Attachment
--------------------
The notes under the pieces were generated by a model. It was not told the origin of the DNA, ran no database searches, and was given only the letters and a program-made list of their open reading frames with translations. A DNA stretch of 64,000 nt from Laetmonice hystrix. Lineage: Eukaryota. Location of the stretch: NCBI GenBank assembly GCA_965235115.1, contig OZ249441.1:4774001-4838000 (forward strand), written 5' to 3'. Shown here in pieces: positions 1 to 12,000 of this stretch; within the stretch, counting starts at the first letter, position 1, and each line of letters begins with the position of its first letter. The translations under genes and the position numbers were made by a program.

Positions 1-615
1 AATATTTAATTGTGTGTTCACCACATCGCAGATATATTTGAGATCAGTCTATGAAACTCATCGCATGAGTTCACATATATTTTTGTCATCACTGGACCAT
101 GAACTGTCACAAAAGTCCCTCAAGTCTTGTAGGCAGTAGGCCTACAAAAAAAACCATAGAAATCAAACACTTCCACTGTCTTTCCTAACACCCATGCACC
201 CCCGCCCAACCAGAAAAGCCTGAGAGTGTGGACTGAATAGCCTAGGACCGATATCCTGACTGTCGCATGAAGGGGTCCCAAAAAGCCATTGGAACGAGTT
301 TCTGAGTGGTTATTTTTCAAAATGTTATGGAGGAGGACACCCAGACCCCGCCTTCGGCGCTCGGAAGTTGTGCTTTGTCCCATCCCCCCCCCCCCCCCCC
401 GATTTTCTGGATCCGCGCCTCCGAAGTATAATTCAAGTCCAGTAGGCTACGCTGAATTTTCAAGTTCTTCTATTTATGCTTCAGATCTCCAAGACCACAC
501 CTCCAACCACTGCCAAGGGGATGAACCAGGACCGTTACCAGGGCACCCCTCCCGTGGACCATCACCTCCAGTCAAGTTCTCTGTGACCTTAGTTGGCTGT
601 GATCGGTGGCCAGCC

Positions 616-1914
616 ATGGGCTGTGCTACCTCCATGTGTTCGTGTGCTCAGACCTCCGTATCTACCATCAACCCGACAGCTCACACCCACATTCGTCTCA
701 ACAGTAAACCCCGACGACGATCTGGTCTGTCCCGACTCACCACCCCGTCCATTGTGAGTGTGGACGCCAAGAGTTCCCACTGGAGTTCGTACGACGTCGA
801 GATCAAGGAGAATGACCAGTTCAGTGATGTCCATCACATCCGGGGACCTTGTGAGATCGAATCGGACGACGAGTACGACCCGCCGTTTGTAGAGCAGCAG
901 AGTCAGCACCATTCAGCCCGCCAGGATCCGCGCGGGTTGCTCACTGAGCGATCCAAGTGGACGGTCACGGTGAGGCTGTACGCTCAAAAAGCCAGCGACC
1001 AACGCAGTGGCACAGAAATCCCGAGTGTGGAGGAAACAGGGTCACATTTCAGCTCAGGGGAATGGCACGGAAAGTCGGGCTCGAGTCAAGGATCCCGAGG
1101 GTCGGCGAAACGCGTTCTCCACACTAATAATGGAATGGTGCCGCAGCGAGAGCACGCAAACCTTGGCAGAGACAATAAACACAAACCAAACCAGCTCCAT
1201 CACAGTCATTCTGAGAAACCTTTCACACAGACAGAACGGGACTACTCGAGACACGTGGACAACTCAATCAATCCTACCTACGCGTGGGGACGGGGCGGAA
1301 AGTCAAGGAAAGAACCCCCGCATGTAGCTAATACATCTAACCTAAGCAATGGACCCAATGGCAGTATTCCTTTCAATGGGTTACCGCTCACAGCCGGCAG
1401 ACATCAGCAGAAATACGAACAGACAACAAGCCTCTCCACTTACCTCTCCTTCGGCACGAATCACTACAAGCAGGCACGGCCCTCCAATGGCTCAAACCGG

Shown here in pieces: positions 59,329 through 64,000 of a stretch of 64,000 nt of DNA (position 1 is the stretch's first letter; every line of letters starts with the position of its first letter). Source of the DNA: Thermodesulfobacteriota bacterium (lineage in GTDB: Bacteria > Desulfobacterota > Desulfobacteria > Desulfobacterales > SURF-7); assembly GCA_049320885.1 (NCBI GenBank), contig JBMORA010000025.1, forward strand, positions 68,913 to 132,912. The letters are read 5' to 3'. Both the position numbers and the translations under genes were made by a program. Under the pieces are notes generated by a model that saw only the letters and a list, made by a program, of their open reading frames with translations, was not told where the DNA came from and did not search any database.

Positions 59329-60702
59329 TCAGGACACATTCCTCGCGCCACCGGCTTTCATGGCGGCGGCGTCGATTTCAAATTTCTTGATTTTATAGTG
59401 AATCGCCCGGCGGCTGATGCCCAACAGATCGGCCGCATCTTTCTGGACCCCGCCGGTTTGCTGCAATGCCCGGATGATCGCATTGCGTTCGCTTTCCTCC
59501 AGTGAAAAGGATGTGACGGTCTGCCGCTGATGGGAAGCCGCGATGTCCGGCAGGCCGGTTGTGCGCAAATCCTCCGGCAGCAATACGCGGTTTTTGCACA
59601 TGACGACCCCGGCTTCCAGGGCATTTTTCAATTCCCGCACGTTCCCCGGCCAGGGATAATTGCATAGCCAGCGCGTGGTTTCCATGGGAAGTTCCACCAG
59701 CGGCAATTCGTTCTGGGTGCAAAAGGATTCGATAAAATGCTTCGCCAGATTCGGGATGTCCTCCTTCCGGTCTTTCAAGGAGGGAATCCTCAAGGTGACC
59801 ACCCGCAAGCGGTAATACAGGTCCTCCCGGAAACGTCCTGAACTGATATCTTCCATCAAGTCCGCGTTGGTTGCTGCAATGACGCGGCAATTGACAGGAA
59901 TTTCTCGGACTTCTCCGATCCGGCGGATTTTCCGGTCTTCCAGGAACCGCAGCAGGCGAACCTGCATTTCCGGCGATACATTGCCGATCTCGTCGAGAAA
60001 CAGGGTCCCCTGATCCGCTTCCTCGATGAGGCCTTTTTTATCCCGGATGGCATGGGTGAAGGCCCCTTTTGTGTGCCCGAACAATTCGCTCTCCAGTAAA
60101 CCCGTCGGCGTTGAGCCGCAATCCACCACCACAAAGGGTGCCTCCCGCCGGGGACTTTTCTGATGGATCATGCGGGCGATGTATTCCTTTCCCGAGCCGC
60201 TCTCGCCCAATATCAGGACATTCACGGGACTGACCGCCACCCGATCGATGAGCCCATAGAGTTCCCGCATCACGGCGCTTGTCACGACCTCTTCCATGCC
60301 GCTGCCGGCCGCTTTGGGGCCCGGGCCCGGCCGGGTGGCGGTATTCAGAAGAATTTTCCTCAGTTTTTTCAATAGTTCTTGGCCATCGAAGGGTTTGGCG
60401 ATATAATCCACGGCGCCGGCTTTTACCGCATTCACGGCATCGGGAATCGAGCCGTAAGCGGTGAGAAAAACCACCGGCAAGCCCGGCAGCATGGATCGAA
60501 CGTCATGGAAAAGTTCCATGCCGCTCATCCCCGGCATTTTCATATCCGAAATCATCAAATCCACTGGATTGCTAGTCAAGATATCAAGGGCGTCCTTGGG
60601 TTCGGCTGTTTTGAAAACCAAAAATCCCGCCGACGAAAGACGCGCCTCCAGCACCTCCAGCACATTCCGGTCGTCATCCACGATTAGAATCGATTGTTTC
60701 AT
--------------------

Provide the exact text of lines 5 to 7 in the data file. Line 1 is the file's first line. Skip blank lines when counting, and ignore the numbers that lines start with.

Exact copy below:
201 CCCGCCCAACCAGAAAAGCCTGAGAGTGTGGACTGAATAGCCTAGGACCGATATCCTGACTGTCGCATGAAGGGGTCCCAAAAAGCCATTGGAACGAGTT
301 TCTGAGTGGTTATTTTTCAAAATGTTATGGAGGAGGACACCCAGACCCCGCCTTCGGCGCTCGGAAGTTGTGCTTTGTCCCATCCCCCCCCCCCCCCCCC
401 GATTTTCTGGATCCGCGCCTCCGAAGTATAATTCAAGTCCAGTAGGCTACGCTGAATTTTCAAGTTCTTCTATTTATGCTTCAGATCTCCAAGACCACAC